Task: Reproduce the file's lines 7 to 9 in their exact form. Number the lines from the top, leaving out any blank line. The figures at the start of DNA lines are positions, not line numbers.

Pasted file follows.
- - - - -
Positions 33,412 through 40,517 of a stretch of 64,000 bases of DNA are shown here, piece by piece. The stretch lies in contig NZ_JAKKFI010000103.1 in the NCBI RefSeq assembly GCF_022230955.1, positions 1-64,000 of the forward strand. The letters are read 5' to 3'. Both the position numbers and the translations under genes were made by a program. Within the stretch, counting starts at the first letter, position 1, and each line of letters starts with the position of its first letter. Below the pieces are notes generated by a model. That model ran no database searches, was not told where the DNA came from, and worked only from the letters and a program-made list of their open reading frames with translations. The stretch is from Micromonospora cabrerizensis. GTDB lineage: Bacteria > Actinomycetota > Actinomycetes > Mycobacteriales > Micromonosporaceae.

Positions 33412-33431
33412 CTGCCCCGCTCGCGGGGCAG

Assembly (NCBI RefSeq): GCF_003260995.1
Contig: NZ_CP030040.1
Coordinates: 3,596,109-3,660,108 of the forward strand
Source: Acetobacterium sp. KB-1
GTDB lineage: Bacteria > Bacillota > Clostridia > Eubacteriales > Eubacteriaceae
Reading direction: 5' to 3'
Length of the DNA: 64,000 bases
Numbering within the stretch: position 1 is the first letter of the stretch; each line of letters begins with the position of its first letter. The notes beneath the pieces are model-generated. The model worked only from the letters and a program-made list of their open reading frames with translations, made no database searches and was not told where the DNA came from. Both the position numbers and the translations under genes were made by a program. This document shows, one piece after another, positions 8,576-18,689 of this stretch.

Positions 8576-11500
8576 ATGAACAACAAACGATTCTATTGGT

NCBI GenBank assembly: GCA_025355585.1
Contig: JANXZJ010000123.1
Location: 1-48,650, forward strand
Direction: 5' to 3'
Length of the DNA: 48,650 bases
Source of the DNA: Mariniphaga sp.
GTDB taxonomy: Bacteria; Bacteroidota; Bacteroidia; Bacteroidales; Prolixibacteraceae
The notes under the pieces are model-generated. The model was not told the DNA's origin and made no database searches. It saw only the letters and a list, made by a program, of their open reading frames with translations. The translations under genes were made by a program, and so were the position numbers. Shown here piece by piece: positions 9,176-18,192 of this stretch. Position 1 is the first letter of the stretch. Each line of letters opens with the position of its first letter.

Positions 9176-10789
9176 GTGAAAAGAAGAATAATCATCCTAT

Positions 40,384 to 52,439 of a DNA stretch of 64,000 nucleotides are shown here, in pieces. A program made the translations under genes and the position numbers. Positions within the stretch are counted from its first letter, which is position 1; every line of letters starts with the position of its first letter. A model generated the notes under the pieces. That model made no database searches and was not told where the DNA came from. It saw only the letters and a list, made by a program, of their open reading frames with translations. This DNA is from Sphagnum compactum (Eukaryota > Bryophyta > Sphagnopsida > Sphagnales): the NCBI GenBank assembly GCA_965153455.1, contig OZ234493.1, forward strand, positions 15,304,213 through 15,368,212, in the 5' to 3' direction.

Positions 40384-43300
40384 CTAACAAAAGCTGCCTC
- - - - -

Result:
Source: Acetobacterium sp. KB-1
GTDB lineage: Bacteria > Bacillota > Clostridia > Eubacteriales > Eubacteriaceae
Reading direction: 5' to 3'